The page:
Characters Discussed

(Great Characters in Literature)

N. N.

N. N., a middle-aged Russian country landowner who narrates the story of his unhappy love affair many years earlier. In his story, he is twenty-five years old, financially secure, and without responsibility. He travels throughout Europe anxious to experience life. He finds himself more fascinated by faces than by places. Although he possesses all the skills to move gracefully through society, he nevertheless is awkward around women; he has difficulty asserting his affection for them and is easily hurt by coquetry or rejection. A sensitive, self-conscious man, he seeks out natural landscapes that mirror his moods. When he meets two fellow Russians, a man his age and a younger woman, he is intrigued by their personalities and their relationship. He notes how different they are in looks and temperament, and he cannot believe that they are brother and sister, as they profess to be. His friendship with the man ripens quickly, and his awkwardness around the young woman becomes infatuation. His increasing social intimacy with the brother soon collides with his increasing emotional intimacy with the sister. The moment at which he must choose between etiquette and passion is the climax of the story.


Gagin (GAH-gihn), a former Guardsman, now a gentleman of leisure after inheriting the estate of his father, who passed away four years earlier. Twenty-four years old, tall, slim, and well-groomed, Gagin neither looks nor acts like (according to N. N.) the typical Russian on the Grand Tour in Europe. He spends his...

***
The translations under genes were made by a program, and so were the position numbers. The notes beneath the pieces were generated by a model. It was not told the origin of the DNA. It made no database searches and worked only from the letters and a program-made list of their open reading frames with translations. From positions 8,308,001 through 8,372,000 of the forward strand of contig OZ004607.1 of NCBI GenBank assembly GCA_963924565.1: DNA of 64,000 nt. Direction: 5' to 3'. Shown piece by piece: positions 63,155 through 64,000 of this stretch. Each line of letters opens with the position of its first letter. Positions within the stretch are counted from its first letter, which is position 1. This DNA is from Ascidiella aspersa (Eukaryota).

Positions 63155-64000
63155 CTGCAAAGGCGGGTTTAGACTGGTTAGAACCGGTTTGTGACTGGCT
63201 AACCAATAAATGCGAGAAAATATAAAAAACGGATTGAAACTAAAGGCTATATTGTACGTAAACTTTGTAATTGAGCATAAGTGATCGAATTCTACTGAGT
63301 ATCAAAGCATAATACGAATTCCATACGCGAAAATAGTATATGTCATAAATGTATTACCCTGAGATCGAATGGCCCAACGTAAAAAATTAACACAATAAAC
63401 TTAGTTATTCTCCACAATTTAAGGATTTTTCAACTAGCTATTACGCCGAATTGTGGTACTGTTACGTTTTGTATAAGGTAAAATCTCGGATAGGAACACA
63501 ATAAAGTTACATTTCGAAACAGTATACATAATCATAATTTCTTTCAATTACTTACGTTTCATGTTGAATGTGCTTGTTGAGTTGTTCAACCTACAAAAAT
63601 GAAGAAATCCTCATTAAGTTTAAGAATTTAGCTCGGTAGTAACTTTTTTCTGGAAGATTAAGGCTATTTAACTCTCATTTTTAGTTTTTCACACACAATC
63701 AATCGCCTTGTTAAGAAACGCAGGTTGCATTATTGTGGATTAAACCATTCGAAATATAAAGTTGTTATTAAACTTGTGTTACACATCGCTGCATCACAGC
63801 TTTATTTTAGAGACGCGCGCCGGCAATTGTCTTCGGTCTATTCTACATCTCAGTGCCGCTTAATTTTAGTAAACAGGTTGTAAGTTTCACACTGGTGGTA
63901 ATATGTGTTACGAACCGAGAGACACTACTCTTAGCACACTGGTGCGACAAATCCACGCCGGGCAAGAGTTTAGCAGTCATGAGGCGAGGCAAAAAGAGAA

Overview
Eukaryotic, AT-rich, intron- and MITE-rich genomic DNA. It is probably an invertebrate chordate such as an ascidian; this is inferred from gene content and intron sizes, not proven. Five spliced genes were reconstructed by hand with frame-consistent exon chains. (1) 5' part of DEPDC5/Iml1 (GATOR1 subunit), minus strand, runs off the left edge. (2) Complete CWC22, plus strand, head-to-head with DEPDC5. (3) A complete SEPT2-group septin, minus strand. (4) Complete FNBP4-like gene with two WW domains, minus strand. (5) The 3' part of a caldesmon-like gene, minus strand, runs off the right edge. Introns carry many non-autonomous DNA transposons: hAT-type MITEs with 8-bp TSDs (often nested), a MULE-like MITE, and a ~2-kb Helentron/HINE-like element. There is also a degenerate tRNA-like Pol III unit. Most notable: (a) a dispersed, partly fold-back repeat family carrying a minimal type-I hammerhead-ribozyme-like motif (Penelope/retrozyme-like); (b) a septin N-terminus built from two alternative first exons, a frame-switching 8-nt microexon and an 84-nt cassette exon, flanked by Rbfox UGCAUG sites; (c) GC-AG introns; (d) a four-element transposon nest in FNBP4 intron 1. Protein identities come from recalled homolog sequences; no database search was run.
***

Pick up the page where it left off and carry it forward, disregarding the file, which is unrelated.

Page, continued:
(The entire section is 649 words.)

The Characters

(Literary Essentials: World Fiction)

The narrator, N.N., is a familiar figure in Ivan Turgenev’s fiction, similar to the heroes of several other works, such as Pervaya lyubov (1860; First Love, 1884) or Veshniye vody (1872; Spring Floods, 1874; better known as The Torrents of Spring, 1897). The character has obvious autobiographical elements. His age, sex, social position, and “philosophy” are more or less identical with Turgenev’s own, but like other quasi-autobiographical characters, he is not endowed with the author’s literary talent and success. Private means, from estate (and serf) ownership, supply the resources so that these young men can devote themselves entirely to private life; concerns over money seldom obtrude themselves. Like Asya, several of Turgenev’s other stories take place outside Russia, particularly at spas in Germany (where Turgenev himself also spent much of his time until 1870), thus setting them apart from the Russian social concerns Turgenev evoked in such novels as Nakanune (1860; On the Eve, 1871) and Ottsy i deti (1862; Fathers and Sons,1867). Asya’s ambiguous situation, suspended by illegitimacy between two classes, echoes the position of Turgenev’s own illegitimate daughter, Polina, and also that of the illegitimate daughter of his uncle, who was actually called Asya.

N.N. is also typical of other Turgenev heroes. He exhibits a certain sexual fecklessness,...

(The entire section is 421 words.)


(Great Characters in Literature)

Annenkov, Pavel Vasilevich. “The Literary Type of the Weak Man: Apropos of Turgenev’s Story ‘Asja,’” in Ulbandus Review. I (Spring, 1978), pp. 90-104.

Chernyshevsky, Nikolai. “The Russian at the Rendez-vous,” in Belinsky, Chernyshevsky, and Dobrolyubov: Selected Criticism, 1962. Edited by Ralph E. Matlaw.

Dessaix, Robert. Turgenev: The Quest for Faith, 1980.

Freeborn, Richard. Turgenev: The Novelist’s Novelist, 1960.

Schapiro, Leonard. Turgenev: His Life and Times, 1979.

Yarmolinsky, Avrahm. Turgenev: The Man, His Art, and His Age, 1977.